Judy Sherry, a longtime Kansas City advocate against gun violence, founded a volunteer organization to mobilize legislative efforts in Missouri after the Sandy Hook shooting in 2012. Since then, she woefully admits, “nothing meaningful” has changed on the gun reform front in her state. On the contrary, in June, her Republican governor, Mike Parson, passed a new law supposedly meant to protect Second Amendment enthusiasts from “government overreach.” But advocates like Sherry and even law enforcement officials—who normally support gun rights—believe it is a dangerous nod to Parson’s right-wing base.
The Second Amendment Protection Act bars state and local police from working with the feds to enforce any laws, rules, orders or actions that “violate the Second Amendment rights of Missourians.” Any officer who “deprives” Missouri citizens of their right to pack a gun could be liable for $50,000 in damages—including cops. Although it doesn’t go into effect until the end of August, advocates, local police and federal officials have said it’s already hurting shooting investigations in a state where they are rampant.
“It’s hideous,” Sherry said of the law. “They talk so much about the rights of gun owners, as if non-gun owners and the rest of the population have no right to feel safe.”
Although Parson promised that the ability of local police to assist the feds would remain “unchanged” after the bill, Frederic Winston, the special agent-in-charge of the Kansas City ATF, said it has already wreaked havoc on gun crimes investigations as local officers have dropped out of task forces and police departments have cut off sharing vital information to the feds.
In a recent court filing as part of an ongoing lawsuit by the City of St. Louis against the governor and the attorney general, Winston wrote that the bill, known as SAPA, “impedes” his agency’s ability to stem violent gun crimes—an admission that comes a full year after officials in the state were celebrating a partnership with federal officials to reduce gun violence under President Trump.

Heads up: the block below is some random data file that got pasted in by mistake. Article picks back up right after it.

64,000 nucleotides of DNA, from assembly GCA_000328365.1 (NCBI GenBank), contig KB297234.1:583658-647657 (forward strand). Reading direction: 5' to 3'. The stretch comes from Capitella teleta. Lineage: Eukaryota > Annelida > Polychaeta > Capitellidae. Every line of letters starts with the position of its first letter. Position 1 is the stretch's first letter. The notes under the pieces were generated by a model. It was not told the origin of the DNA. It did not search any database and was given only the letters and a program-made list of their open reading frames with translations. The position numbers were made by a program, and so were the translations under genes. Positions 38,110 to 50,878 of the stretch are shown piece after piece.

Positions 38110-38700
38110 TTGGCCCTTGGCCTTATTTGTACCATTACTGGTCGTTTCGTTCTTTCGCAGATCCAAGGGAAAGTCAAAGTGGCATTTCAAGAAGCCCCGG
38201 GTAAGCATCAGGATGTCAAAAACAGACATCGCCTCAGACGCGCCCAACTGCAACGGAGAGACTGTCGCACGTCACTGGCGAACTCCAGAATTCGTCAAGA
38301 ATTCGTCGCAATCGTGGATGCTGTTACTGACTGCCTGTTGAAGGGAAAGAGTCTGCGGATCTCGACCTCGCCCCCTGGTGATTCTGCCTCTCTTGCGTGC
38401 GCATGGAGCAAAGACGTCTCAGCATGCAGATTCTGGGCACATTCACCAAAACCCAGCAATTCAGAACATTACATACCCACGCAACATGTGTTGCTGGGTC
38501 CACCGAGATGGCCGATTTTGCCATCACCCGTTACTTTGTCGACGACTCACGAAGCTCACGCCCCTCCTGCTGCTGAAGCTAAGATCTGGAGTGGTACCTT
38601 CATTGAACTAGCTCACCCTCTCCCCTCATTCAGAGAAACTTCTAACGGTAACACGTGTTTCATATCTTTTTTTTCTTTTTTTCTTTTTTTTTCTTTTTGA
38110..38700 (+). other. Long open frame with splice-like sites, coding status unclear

Rick Walter, former sheriff of the Scott County Sheriff’s Office, told The Daily Beast the bill has also sent shockwaves around local law enforcement circles as many officers and leaders of departments are scared of being fined or sued for the amount of money most make in a yearly salary. “At a small department, you’re talking about a person that could potentially be eliminated,” he said. “You actually would be taking officers off the street because of fines.”
In a state that Trump solidly carried in 2020 and where the idea to defund the police was largely a non-starter, Walter said it is ironic that Parson’s bill effectively advocates for it.
“If you impose these fines,” he said, “you’re effectively defunding law enforcement.”
In a statement to The Daily Beast, Parson defended the bill as “protecting law-abiding Missourians against government overreach and unconstitutional federal mandates." He also said it was passed in an attempt to stop a theoretical plan by President Joe Biden to impose gun controls.
"We will reject any attempt by the federal government to circumvent the fundamental right Missourians have to keep and bear arms to protect themselves and their property. Throughout my career, I have always stood for the Constitution and our Second Amendment rights, and that will not change today or any day."
Parson did not comment about law enforcement’s concerns about compromised investigations.
Which, you would imagine, would be on his mind given the dramatic rise in gun violence in his state.
According to the Missouri State Highway Patrol, there were nearly 14,000 gun offenses in 2020 in the state, which is 107 percent higher than 2019. Of the 730 murders in the state in 2020, 75 percent involved a gun. In Kansas City and St. Louis, guns were used in more than 80 percent of all homicides that occurred in both cities in 2020.